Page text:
2. The mechanism referred to in paragraph 1 of this Article shall consist of a committee that shall be expert-based and facilitative in nature and function in a manner that is transparent, non-adversarial and non-punitive. The committee shall pay particular attention to the respective national capabilities and circumstances of Parties.

Would a weaker U.S. submission be viewed as something an Article XV committee should try to address “in a manner that is transparent, non-adversarial and non-punitive?”  Given that the U.S. has significant national capabilities, perhaps so.  It’s interesting to imagine what such a committee meeting might look like. The bottom line, though, is that the worst that the Trump Administration could expect if it submitted a weaker NDC is a “transparent, non-adversarial and non-punitive” committee that would presumably work to facilitate a stronger U.S. contribution.

Substantively, the other big question is what a U.S. NDC would actually contain. The administration has two potential options.

The first path is to take the Paris Agreement’s purposes seriously and submit an NDC that makes the case that the U.S. will still achieve greenhouse gas emissions reductions of a certain percentage (lower than the current NDC) by 2025 levels. But doing so would commit the Administration publicly to a strategy – emissions reductions that reduce global warming – that to date it has disavowed.  And would the Administration attempt to maximize the percentage reduction it can represent to the global community by, for example, relying on Obama-era regulations it hasn’t dismantled (energy efficiency standards for appliances, greenhouse gas standards for automobiles for 2018-21) and on aggressive actions states like those California and New York are taking to reduce their emissions?  The irony is a bit much to contemplate.

Or does the Trump Administration instead simply submit language similar to what its representatives apparently have been parroting in global meetings when the issue of climate change is raised.  Written comments submitted in this week’s Bonn climate talks consistently say something like the following:  "The administration is reviewing existing policies and regulations in the context of a focus on strengthening U.S. economic growth and promoting jobs for American workers, and will not support policies or regulations that have adverse effects on energy independence and U.S. competitiveness."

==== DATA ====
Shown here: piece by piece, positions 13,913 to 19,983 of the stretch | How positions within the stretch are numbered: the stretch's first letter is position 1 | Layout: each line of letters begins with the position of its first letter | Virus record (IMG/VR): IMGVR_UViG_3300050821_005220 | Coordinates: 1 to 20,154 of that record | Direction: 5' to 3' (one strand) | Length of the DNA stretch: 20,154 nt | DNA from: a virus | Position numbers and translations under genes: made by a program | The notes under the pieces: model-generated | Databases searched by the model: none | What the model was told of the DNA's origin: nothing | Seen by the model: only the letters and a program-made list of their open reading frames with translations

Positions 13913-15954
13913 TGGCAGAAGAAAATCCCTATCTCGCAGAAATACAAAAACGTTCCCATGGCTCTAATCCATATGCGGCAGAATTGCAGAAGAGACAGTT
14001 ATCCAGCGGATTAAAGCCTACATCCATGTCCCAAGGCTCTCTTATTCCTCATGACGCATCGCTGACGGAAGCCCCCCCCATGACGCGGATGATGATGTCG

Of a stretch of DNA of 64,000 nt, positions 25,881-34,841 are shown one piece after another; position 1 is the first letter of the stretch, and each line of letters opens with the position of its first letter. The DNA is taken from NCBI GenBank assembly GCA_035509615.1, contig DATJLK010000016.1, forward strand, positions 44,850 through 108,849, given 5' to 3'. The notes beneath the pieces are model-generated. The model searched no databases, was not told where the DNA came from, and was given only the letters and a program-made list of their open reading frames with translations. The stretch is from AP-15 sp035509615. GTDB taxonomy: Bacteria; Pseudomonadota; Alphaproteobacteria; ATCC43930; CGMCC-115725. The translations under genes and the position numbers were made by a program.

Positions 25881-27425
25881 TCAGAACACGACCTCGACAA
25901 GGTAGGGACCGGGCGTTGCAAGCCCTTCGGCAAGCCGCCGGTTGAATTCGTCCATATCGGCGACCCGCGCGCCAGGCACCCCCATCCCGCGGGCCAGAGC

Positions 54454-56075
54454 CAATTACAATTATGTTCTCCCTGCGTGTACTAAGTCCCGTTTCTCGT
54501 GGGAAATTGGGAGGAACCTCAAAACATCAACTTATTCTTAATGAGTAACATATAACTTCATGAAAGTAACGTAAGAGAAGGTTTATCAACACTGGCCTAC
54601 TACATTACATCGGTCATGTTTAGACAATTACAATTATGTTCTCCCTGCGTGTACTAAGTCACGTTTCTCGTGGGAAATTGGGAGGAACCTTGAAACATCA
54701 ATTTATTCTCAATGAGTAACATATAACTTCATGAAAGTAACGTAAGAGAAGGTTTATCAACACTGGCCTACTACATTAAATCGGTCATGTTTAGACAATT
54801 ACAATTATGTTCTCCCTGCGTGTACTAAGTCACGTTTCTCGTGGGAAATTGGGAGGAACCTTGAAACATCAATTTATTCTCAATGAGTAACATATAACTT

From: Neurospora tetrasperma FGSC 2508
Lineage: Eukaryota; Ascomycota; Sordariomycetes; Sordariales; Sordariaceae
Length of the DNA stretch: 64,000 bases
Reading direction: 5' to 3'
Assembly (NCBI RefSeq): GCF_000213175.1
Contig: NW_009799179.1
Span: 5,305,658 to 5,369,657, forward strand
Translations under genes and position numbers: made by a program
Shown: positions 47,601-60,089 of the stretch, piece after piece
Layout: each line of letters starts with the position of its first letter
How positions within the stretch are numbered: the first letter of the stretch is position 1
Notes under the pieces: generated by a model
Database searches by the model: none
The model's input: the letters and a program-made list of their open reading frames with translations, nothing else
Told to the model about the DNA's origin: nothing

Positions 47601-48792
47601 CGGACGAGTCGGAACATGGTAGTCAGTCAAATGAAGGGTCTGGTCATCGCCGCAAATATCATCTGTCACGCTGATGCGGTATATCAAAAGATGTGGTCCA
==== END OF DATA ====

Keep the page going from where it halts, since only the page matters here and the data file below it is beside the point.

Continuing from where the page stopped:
How does the global community respond to either approach?  In either case, it’s hard to imagine the U.S. stepping up as a global leader or being viewed favorably for its positions.  But remaining in the Paris Agreement could allow Trump to appease his daughter and give him cover to appear to be more reasonable than his domestic environmental policies on the ground deserve.  And it would definitely be met by largely favorable media and public reaction.  

The Affordable Care Act Does Not Have An Inseverability Clause

11/5/20  //  In-Depth Analysis

Contrary to challengers’ claim, Congress nowhere directed the Supreme Court to strike down the entire ACA if the individual mandate is invalidated. Congress knows how to write an inseverability directive, and didn’t do it here. That, combined with Congress’s clear actions leaving the ACA intact and the settled, strong presumption in favor of severability, make this an easy case for a Court that is proud of its textualism.

Abbe R. Gluck

Yale Law School

The Fight for Contraceptive Coverage Rages in the Time of COVID-19

5/6/20  //  Commentary

Even the Supreme Court has been required to take unprecedented steps by closing the building, postponing argument dates, and converting to telephonic hearings. Those impacts should be reflected in all aspects of the Court’s work, including the decisions it renders for the remainder of this term.

Take Care

Are There Five Textualists on the Supreme Court? If So, They’ll Rule for Transgender Workers.

5/6/20  //  Commentary

The Title VII cases before the Court present a fundamental question: are there really five textualists on the Court? We’ll find out soon.

Take Care